The middle option, which the majority of modern societies have adopted, is single-payer. The government is the insurer, and taxes go up slightly to pay for it, but the trade-off against the cost of private policies is great.

Under this system as well, the government has no say in what treatment the person gets.

Many of us would prefer this plan to the more conservative and costly ACA and hope it can be implemented in the future. Let us continue the discussion without yelling "socialism" when the plan is actually so conservative.

Dorothy Carter


Hold doctors accountable

When we hold people accountable to manage their own health, perhaps it will not cost the country so much money.

Let's hold physicians accountable for teaching their patients how to be healthy.

That should start with setting a good example: as in no more fat physicians or nurses.

That would be a sign of respect for the profession and would help with their efforts to maintain their license and look professional on duty. There is no way to put a price on the way they treat the customer.

Our society would also do well to appreciate the contributions of professional registered nurses. In the past, each time there was a nursing shortage, some of the duties of the nurses were given away to less educated people.

Those staff are fine to give directions, but they are not appropriate to talk about the condition of the patient.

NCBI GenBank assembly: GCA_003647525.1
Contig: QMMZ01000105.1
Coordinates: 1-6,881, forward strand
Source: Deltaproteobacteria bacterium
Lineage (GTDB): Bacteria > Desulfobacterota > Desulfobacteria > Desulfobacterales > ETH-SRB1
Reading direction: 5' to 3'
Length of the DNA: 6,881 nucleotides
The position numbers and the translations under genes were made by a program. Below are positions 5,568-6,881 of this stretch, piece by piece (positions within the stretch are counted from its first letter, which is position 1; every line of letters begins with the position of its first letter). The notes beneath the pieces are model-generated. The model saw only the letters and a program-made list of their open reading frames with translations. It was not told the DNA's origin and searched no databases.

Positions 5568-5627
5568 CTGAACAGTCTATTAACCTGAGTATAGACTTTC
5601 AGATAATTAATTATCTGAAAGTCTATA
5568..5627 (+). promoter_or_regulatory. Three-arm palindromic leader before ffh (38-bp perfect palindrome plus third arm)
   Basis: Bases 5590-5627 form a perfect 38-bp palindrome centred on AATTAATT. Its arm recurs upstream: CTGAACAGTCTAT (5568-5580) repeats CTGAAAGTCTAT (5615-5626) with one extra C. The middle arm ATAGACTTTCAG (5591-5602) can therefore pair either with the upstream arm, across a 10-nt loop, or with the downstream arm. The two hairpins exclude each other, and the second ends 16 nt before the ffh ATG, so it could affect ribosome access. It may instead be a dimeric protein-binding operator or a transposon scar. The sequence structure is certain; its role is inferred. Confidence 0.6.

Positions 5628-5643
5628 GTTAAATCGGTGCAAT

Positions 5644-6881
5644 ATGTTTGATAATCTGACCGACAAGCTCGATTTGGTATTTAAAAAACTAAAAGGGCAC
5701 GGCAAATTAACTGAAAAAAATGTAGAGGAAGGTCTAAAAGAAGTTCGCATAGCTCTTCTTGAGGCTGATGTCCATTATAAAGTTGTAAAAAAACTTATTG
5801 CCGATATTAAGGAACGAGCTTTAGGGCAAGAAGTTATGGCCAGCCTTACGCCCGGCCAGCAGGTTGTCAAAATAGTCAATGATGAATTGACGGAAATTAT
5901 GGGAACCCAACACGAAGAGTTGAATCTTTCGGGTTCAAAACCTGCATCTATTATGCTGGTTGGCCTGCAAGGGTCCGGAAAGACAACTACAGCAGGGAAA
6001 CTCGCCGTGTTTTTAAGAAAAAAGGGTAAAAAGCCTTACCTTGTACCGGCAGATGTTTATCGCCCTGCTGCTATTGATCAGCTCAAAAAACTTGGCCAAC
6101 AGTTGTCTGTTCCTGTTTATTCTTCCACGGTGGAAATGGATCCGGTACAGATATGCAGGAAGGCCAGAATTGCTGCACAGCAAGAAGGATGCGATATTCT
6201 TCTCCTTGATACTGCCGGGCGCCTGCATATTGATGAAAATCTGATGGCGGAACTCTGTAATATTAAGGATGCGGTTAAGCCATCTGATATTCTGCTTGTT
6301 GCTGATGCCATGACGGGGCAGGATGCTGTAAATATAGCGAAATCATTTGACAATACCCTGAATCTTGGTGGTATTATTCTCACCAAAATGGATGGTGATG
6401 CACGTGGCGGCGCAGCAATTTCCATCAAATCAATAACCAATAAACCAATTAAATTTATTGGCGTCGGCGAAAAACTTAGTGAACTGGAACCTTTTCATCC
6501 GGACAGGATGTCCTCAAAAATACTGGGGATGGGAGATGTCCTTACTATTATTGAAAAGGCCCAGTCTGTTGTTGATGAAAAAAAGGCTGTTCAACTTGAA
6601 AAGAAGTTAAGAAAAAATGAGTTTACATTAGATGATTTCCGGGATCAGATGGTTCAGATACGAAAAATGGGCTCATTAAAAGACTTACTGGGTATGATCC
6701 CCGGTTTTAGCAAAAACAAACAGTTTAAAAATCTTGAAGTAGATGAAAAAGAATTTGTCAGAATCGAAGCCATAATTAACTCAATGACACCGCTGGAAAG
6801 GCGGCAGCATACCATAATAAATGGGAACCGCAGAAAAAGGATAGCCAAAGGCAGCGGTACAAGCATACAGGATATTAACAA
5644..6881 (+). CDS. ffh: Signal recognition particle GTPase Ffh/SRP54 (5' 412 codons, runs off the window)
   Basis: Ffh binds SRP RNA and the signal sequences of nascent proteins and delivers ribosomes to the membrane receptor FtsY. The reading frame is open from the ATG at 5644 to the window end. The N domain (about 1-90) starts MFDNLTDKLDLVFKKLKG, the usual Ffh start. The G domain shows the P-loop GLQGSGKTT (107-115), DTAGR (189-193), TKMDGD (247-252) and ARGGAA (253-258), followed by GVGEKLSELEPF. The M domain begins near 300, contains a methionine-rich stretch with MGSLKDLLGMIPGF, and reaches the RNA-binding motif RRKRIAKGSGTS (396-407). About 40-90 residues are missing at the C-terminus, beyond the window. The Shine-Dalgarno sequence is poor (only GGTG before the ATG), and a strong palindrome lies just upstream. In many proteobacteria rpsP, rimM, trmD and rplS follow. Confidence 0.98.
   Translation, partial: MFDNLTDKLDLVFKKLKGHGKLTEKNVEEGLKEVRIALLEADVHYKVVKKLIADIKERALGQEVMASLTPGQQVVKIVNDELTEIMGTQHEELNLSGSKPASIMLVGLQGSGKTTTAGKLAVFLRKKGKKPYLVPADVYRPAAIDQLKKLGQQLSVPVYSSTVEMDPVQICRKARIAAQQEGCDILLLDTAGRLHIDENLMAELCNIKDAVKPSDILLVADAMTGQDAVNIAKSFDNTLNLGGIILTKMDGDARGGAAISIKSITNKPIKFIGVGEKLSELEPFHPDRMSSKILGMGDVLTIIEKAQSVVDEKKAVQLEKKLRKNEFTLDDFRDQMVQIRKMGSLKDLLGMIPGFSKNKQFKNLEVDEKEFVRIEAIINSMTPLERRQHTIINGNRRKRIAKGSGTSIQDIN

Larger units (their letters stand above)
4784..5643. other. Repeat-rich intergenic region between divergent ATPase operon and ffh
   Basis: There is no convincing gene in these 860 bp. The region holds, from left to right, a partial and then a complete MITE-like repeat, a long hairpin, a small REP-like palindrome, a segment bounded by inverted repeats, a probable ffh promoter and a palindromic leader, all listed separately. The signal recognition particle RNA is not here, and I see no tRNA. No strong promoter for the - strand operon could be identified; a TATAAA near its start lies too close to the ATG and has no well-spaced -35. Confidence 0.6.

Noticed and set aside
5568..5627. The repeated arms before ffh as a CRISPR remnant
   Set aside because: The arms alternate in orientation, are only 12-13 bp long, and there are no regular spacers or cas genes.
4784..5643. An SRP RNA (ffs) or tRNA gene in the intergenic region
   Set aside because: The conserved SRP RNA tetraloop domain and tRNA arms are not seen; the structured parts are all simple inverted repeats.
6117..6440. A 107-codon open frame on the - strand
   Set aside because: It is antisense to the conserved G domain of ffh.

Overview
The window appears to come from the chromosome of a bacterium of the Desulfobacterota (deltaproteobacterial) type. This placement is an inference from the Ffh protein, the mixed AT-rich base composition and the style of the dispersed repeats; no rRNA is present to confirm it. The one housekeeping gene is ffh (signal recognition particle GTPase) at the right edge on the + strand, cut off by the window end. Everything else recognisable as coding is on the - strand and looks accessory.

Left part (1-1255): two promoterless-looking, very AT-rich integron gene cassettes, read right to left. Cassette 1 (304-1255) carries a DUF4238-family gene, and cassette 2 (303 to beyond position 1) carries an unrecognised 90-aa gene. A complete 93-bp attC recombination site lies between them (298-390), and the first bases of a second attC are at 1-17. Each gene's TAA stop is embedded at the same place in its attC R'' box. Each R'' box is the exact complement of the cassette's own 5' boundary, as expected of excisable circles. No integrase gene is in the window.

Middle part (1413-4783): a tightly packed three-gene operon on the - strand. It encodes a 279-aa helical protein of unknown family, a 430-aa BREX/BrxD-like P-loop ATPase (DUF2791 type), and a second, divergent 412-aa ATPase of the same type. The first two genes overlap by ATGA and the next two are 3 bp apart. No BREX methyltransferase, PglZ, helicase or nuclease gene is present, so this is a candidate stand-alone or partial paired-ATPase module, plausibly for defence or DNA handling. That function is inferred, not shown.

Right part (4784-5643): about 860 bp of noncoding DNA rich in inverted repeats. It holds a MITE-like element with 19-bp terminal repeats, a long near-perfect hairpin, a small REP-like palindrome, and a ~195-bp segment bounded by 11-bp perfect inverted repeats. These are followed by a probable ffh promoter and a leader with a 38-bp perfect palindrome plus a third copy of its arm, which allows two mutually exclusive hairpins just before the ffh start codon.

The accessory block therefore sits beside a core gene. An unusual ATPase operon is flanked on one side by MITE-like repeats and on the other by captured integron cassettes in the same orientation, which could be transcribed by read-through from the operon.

That information should come only from an R.N. or an M.D. They have the education to discuss the disease process or the ramifications of injury or surgery.

When there is appropriate appreciation for the qualifications of the real health care professionals, perhaps our legislators will stop trying to hold our president and his health care law hostage.

Sara E. Crane


Unproductive debate

On the state of political debate in America, here is what I see:

Some elected officials are trying their best to help everyone gain access to health care insurance that will provide an affordable, transparent and stable foundation of coverage.

Others have tried repeatedly to block efforts to achieve these goals, staying focused on amplifying the logistical challenges rather than working to find solutions.

Some elected officials are trying their best to find a fair and balanced path to address budget imbalances and accumulated deficits while recognizing the critical importance of public funding for services that we all rely on.

Others seem to think that everything will be just fine with a one-sided approach limited to extreme cuts for essential public programs.

Some elected officials are trying to find a workable path forward to address the complex issue of the good and hard-working people who live in our country without legal documentation, sometimes for decades.

Others ignore the complexities and think only two options should be offered to these millions of people: leave the country voluntarily or be removed by force.

I see some elected officials recognizing the reality of gun violence in our society. Others refuse to discuss even minor constraints on gun ownership.

Our best hope is to work collaboratively on solutions. Blocking constructive efforts of others is never a recipe for progress.

James MacLeod


New election-year rules

Letters about candidates in 2014 political races are limited to 150 words. No commentary from candidates will be published. Candidates may respond, every 30 days, in 250-word letters, to editorials, news articles and columns in which they are the primary focus.